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Most mornings, I climb into my car at the ungodly hour of 1 A.M., turn on news radio as I try to catch up on the day’s stories, and let my muscle memory get me from my north side neighborhood into Downtown Chicago. I’m usually lost in thought or trying to stay awake, sometimes realizing I listened to a block of stories without remembering a single one. I’m already planning out my morning, occasionally rehashing some conversation from the day before or worrying about what’s in store for the day ahead.

But one morning, a few weeks ago, some wispy clouds caught my eye by the way they encircled the top of the John Hancock building, glowing in the moonlight. It gave the entire skyline a spooky beauty, almost like a movie scene. The sight shook me out of my morning slump and refocused my brain, reminding me that I love coasting on this stretch of Lake Shore Drive (at least when it’s traffic free!), I love the view of this city at night, and I feel so lucky to work in one of the greatest cities in the world. In fact, I was reminded of the very first morning that I made the drive into the city in the middle of the night, and how seeing the skyline grow larger made the butterflies in my stomach flutter with excitement. (Yes, all that from a few wispy clouds!)

The whole experience (which lasted all of about 15 seconds) got me thinking about gratitude.

Since I started learning about Buddhism and mindfulness a few years ago, there are a few lessons that have popped up over and over again:

  • What you think can affect your whole life
  • You can control your thoughts, and keep them from controlling you
  • Cultivating gratitude is one of the easiest ways to turn your entire life outlook around

It isn’t just a Buddhist thing either. Gratitude is something I constantly see as a top example of how to boost happiness and success. Just yesterday, I came across an article that listed “express[ing] gratitude” as one of the things successful people do every night.

I am deeply aware of the many ways I’m lucky in life. And yet, why is it that it seems so much easier to complain than to hold onto that gratitude? So as a reminder to myself that it feels infinitely better to focus on the positive, I wanted to share a few pointers on how to let gratitude grow:

  1. Feels like the first time: Just like that giddy feeling I remember from the first morning I drove into the city for my (then) new job, try to encapsulate the emotions you felt when things were fresh. Look at your spouse or significant other through the eyes of your first few dates. Instead of complaining that your apartment needs to be cleaned, revisit the excitement of when you first got the keys. Sick of sitting in traffic? Try to remember what it was like when you first got your license, and would gladly face rush hour to fetch a gallon of milk, if it meant a chance to get behind the wheel.

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    One of my first nights out, back in my hometown but enjoying city life for the first time. Couldn’t get over the gorgeous views!

  2. See things from a simpler view: This may mean to take notes from one of your positive-minded friends. But what’s even better is to think younger. There are so many things we can learn from the carefree kids in our lives. They’re constantly learning, joyfully taking in the world, and literally seeing things for the first time. Not too long ago, my friend’s baby discovered, to her amusement, that she has feet! My other friend’s 2 year old is learning to tell jokes, and his eyes light up every time he makes us laugh. Imagine how adventurous life could feel if you saw it with the fresh eyes of a child.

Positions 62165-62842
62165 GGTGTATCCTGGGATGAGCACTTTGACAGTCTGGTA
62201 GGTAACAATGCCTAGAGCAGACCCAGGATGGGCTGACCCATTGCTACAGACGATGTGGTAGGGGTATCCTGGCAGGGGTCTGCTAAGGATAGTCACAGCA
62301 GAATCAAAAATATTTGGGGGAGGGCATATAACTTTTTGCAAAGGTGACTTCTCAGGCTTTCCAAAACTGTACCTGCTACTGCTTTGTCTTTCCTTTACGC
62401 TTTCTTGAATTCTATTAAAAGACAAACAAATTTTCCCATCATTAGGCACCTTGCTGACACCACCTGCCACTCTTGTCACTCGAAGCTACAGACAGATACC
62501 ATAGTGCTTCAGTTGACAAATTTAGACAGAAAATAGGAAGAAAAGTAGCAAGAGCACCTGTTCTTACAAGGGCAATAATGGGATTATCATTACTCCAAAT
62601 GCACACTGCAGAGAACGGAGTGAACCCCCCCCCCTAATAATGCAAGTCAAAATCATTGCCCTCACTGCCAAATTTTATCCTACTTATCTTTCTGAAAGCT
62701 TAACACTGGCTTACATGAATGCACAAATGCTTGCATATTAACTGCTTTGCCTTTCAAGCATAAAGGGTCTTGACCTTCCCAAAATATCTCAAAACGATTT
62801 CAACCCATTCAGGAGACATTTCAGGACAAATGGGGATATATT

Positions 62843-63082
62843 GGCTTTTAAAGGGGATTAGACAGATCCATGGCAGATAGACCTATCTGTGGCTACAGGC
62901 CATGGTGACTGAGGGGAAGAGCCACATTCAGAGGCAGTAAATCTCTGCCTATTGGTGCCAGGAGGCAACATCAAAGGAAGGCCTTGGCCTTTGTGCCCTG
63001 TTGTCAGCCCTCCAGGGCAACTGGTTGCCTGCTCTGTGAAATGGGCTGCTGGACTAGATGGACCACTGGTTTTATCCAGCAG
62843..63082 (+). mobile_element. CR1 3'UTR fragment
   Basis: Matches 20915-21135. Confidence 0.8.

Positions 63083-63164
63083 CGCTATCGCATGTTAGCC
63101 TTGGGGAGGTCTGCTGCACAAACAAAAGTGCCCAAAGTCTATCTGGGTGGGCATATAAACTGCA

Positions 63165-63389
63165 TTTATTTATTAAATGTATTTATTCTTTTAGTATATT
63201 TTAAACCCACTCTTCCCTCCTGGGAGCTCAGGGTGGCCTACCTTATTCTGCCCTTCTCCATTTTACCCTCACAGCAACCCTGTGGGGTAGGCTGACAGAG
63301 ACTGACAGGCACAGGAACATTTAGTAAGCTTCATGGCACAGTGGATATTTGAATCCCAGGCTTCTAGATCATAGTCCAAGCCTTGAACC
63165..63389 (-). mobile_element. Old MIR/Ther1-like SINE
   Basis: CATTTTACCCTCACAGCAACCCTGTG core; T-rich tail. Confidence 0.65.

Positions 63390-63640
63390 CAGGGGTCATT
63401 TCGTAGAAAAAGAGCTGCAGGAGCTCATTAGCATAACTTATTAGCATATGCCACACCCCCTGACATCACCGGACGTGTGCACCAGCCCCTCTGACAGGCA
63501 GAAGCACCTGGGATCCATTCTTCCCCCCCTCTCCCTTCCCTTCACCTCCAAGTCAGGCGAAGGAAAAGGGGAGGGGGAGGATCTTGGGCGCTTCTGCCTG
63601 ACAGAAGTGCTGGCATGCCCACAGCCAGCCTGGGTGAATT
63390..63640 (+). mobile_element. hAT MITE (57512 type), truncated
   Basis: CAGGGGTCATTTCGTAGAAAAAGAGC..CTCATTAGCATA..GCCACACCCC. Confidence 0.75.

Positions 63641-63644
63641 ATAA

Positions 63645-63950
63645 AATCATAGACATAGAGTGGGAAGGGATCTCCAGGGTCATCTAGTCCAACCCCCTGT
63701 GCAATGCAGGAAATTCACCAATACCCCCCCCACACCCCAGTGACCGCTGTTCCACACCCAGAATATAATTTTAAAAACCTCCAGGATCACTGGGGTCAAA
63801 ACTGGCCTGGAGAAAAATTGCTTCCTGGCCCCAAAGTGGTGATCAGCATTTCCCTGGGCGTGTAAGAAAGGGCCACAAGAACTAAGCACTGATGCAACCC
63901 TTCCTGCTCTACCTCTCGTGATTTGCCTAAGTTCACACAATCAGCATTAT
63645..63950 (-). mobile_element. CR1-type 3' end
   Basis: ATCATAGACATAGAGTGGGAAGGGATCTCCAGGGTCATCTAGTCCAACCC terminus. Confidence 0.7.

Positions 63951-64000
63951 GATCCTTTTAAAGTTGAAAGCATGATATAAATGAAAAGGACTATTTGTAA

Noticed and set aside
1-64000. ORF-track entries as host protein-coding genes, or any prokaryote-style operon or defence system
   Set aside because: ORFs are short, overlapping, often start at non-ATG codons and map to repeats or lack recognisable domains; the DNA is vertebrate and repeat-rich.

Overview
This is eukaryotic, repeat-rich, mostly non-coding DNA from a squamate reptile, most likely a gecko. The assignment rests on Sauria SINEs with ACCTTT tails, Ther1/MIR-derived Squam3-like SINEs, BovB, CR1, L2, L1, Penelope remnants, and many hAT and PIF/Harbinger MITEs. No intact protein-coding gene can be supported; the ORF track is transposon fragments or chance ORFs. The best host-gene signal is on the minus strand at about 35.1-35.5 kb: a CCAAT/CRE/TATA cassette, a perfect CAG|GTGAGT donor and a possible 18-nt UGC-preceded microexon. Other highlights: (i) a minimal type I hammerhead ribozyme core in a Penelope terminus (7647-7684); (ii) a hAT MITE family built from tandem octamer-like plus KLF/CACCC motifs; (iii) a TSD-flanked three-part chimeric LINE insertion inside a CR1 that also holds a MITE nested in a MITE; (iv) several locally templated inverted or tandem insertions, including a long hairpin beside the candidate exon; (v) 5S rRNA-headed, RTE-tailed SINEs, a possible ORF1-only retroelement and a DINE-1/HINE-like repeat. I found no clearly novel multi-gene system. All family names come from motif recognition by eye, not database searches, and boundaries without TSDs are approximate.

This works for animals too! I don’t have kids, but I do have two dogs. Today, my boyfriend and I joked that our girl, Sadie, could spend an entire day just sniffing around in the grass. What’s usually a nuisance should actually be a reminder for me to take time to take in the world around me.

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    Try to live every day like a dog with his head out the window.

  3. Shut off your thoughts: This goes back to what I mentioned earlier about keeping your thoughts from controlling you. Negativity can become a habit, and the only way out is to retrain your brain. One thing that’s helped me to do that is a kind of on-the-fly meditation. Let the thoughts that pop up in your mind float away, and try to bring your attention back to the present moment–the sights, sounds, smells. Most of the time, that’s enough for me to notice something I’m thankful for, whether it’s a beautiful view out the window, the garlic I’m frying up on the stove, or my boyfriend making up a song on the guitar.
  4. Build in time to be thankful: The more you practice gratitude, the more naturally it will come to you, especially in times when a dark cloud of negativity threatens to take over. It could be as simple as consciously taking a moment or two before bed to look back on the best moments of your day. Or it could be something more overt, like keeping a gratitude journal. The author of the article about successful people I mentioned earlier suggests writing down five things you’re thankful for each night. Recently, I read a blog where the author said he plays a gratitude game with himself each day; he tries to come up with three things he’s grateful for, and works to find those three things by an earlier time than the day before.

The beautiful thing about gratitude is that the more you practice it, the easier it will be. So you really can’t lose with this one.

And when in doubt, just be this girl:

 

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